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New idea at Heckrodt was born in the treetops

Posted on Oct 30, 2019, by

Heckrodt’s director of fund development Chris Langenfeld (left), gives donors a peek at how the Children’s Canopy Walk will look.

A new activity area planned for Heckrodt Wetland Reserve owes its origin to a vacation taken by staff member Luke Schiller and an observation expressed by his wife, Kylie

Luke recounted to a group of 32 Community Foundation donors and staff at a special donor briefing Monday, Oct. 28, at the Menasha nature center how the couple was vacationing in Costa Rica and took advantage of one of the rainforest canopy walks.

Heckrodt’s director of education Luke Schiller (right), helps donors imagine The World Above Your Feet”

Standing there among the neotropical birds in the treetops, Kylie told him Heckrodt needs to have something like the canopy walk.

Next spring, it will.

The exhibit “The World Above Your Feet” will take visitors – regardless of their physical limitations – into the treetops. It will be built over the wildly popular natural playground called “The World Beneath Your Feet.”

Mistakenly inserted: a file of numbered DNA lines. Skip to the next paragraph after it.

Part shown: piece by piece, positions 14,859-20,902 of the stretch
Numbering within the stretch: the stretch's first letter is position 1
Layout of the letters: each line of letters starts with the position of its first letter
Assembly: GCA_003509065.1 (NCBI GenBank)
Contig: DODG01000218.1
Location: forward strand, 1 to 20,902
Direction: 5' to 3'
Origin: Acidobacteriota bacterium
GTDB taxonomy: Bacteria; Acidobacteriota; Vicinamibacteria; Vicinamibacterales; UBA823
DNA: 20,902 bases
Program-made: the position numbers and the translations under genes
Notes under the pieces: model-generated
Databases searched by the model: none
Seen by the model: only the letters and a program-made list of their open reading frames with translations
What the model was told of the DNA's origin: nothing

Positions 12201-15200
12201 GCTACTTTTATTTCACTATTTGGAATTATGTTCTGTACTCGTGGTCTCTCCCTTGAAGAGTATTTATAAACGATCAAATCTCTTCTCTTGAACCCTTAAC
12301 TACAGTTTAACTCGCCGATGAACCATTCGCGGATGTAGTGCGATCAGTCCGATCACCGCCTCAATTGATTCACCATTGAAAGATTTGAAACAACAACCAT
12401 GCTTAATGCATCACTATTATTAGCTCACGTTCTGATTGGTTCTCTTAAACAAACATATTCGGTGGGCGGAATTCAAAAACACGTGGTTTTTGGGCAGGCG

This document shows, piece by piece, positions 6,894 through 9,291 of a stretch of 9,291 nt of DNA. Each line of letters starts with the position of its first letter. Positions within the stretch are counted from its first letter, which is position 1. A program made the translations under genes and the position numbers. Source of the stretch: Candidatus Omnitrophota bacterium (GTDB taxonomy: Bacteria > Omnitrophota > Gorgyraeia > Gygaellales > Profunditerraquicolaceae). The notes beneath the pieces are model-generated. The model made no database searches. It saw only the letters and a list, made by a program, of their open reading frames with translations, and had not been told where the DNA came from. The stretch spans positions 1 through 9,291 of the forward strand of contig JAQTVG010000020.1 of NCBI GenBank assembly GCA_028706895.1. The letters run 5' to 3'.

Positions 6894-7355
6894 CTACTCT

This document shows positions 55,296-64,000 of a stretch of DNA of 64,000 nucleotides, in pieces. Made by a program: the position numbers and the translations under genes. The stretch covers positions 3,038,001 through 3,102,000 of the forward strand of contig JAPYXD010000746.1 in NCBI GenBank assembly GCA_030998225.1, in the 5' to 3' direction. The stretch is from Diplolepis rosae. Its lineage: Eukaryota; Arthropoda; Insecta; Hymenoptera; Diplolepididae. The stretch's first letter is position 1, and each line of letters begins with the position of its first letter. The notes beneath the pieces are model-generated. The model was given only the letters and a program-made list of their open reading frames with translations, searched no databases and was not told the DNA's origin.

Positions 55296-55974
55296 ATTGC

The new $180,000 outdoor learning area will include a log slide, a rope tunnel, a huge eagle’s nest that kids can help build and a treetop platform large enough for an entire class to learn. The nature center’s staff still needs to raise about $80,000 of that total.

The elevated boardwalk will be built to accommodate wheelchairs and strollers, Heckrodt Development Director Chris Langenfeld says. The height off the ground will seem greater than it is because of sloping ground below, he said, and all building codes and safety requirements for such structures will be strictly adhered to.

Community Foundation CEO Curt Detjen speaks to donors at Heckrodt Wetland Reserve Monday.

Substantial in-kind contributions from a retired architect, carpenters and other volunteers will cover a good share of the costs, but Langenfeld says the nature center leadership wants to raise 80 percent of the price tag before taking the fund-raising drive fully public.  He told the audience their hope was that the breakfast event would help people to “open their hearts to Heckrodt.”

The breakfast event at Heckrodt is an example of the ways the Community Foundation can communicate to its donors about upcoming nonprofit projects or programs before they become known to the general public. We can connect our donors with needs in the community and then assist them in making a difference in the causes they choose to become involved in.

What else does a Community Foundation do? Glad you asked! Learn more here.

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